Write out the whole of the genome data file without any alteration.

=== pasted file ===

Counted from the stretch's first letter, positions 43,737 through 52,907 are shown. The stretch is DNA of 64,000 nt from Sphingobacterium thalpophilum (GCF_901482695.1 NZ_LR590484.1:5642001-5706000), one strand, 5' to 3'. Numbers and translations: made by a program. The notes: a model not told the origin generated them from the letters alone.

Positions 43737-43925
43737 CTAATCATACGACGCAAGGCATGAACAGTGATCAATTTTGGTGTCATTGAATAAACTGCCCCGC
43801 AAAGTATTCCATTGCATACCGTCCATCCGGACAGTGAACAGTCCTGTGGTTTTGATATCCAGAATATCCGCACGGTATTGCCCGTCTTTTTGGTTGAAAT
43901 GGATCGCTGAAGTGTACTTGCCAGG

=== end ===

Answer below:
Counted from the stretch's first letter, positions 43,737 through 52,907 are shown. The stretch is DNA of 64,000 nt from Sphingobacterium thalpophilum (GCF_901482695.1 NZ_LR590484.1:5642001-5706000), one strand, 5' to 3'. Numbers and translations: made by a program. The notes: a model not told the origin generated them from the letters alone.

Positions 43737-43925
43737 CTAATCATACGACGCAAGGCATGAACAGTGATCAATTTTGGTGTCATTGAATAAACTGCCCCGC
43801 AAAGTATTCCATTGCATACCGTCCATCCGGACAGTGAACAGTCCTGTGGTTTTGATATCCAGAATATCCGCACGGTATTGCCCGTCTTTTTGGTTGAAAT
43901 GGATCGCTGAAGTGTACTTGCCAGG